Friday, 21 January 2011
The Good Psychologist by Noam Shpancer
Pages - 238
Published by Abacus in January 2011. This book was a review copy sent to me by Abacus.
The psychologist sits in his small office, rests his elbows on his desk, buries his face in his hands and wishes that his four o'clock won't show up. He doesn't usually take appointments after three in the afternoon. But he has decided to deviate from his usual routine for her. A small concession because she works and sleeps late and can only make it in the late afternoon, that's what she said over the phone.
I was very skeptical when I was asked to read this book. Firstly, I wondered if I was going to read a book that would go way over my head. I think it might have been the title that gave me initial concerns. Secondly, I knew absolutely nothing about psychology.
I took my first tentative steps through the pages and found myself experiencing familiarity with the author's style, reminding me of This Book Will Save Your Live by A.E. Holmes. If you liked the quietness and thoughtfulness of that book, you will love this.
Some of you may worry that this subject may be too technical or too scholarly, but those words are not the right ones to describe this book. I found that the story flows beautifully and easily like a gentle stream. I found the psychology passages dealt with in his classroom, easy to understand and enlightening.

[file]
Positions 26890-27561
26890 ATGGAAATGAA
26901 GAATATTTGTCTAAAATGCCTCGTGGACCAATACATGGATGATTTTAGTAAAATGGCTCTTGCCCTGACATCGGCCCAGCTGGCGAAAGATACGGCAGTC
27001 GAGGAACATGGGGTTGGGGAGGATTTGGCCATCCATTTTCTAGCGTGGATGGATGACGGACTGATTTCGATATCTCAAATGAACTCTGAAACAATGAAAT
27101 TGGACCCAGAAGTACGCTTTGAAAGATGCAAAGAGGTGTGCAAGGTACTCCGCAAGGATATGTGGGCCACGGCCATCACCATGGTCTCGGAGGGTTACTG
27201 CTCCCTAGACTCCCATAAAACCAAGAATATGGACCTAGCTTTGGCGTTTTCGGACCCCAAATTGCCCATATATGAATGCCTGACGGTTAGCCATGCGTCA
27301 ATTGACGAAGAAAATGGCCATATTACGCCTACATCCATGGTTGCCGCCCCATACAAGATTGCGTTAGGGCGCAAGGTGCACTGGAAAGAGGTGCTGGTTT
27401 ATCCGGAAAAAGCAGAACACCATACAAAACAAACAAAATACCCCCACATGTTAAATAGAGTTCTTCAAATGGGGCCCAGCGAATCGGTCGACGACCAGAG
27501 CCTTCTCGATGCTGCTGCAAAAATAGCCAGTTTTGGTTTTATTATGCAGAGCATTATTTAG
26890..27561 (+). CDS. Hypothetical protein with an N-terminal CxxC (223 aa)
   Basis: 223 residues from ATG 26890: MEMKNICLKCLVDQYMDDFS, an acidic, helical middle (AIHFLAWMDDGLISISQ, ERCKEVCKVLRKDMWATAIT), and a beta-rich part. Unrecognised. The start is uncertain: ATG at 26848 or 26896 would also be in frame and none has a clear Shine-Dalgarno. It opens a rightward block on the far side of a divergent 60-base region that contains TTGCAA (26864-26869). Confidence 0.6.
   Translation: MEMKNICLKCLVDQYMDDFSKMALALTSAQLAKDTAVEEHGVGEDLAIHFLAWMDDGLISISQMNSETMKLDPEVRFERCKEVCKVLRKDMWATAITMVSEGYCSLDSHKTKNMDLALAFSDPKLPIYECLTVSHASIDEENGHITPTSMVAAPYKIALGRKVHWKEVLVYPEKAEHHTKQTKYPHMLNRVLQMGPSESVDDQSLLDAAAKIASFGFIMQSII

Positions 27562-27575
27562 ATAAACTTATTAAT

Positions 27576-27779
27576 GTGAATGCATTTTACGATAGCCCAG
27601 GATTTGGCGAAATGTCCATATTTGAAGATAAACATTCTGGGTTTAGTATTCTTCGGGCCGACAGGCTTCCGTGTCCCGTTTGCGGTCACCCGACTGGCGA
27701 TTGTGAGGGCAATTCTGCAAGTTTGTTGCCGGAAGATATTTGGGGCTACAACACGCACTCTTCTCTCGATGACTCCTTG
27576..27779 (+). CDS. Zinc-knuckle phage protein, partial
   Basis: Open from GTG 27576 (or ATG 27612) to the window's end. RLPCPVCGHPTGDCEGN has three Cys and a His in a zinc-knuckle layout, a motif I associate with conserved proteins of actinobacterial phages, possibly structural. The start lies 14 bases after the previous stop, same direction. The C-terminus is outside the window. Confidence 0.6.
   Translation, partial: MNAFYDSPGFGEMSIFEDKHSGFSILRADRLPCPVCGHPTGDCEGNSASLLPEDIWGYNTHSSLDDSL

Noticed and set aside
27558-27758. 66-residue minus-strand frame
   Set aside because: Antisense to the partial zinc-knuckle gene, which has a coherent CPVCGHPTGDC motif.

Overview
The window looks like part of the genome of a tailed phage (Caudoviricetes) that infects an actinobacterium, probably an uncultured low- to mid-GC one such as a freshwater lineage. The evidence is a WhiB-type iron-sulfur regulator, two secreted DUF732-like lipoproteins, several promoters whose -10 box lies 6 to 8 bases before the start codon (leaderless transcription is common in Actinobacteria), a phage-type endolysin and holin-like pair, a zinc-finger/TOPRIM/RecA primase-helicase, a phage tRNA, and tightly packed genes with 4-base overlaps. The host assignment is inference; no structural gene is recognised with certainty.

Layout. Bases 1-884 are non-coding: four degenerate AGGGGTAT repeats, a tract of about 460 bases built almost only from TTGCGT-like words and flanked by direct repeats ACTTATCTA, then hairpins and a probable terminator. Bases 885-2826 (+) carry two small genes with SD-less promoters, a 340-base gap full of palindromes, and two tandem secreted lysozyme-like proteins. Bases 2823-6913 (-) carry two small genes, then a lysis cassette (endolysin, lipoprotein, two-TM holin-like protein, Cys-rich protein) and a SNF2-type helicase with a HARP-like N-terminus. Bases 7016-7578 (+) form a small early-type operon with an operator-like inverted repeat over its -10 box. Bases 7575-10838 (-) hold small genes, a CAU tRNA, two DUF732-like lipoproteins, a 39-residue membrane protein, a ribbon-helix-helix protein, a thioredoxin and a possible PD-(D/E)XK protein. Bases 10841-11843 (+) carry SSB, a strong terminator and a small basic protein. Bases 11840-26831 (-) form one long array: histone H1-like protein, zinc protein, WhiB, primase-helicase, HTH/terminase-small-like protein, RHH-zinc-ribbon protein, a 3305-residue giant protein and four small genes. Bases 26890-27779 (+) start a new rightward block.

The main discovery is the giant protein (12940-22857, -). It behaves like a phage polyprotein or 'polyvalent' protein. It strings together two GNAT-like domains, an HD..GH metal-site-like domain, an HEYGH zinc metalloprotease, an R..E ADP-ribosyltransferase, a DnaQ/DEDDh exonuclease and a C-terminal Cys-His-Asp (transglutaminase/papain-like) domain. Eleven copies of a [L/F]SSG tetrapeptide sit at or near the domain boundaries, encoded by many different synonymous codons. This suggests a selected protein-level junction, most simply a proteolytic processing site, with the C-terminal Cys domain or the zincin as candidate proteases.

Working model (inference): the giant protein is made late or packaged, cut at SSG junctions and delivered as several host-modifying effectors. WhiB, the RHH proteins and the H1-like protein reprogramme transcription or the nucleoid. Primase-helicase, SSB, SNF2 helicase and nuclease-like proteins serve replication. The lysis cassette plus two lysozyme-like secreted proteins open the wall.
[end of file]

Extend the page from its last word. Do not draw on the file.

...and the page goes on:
This book is like experiencing therapy through fiction. I came away feeling like I had actually sat on the psychologist's sofa, been analysed, discussed my worries and came out feeling lighter.
Shpancer's writing style is quietly reflective and insightful. This author really knows what he is talking about. He reaches into your brain, leaves a seed of thought, which buries itself and slowly blooms. I found myself analysing aspects of my personality as well as my relationships with the people in my life.
You will feel such empathy for the main character of the book. As a psychologist, he walks a fine line between his professional life and his personal one. Not by his choice, mainly by the patients he treats, who look at him in a paternal fashion, which the psychologist has to continually fight with to stay in control and remain professional.
When treating his patients, you cannot help but feel that they resemble ticking time bombs. The psychologist must find the fuse and detonate them before the patients problems escalate and explode.
The book surprised me in one way by not containing any speech marks. I was later to find out the book was written thiat way because the author saw the book as a 'lengthy interior monologue from the point of view of the Good Psychologist, rather than a more common or literal portrayal of events.' On reflection, this made sense and it is now something I shall be looking out for in other books as I understand that other authors have used this style too.
I really enjoyed reading this book, as it not only entertained me but refreshed my own personal view of myself. You don't need to be interested in psychology to fully enjoy this book. It will appeal to all.
If you would like to know more the author there is a interview with him here
I would like to say thank you to the staff at Abacus for sending me this book to review.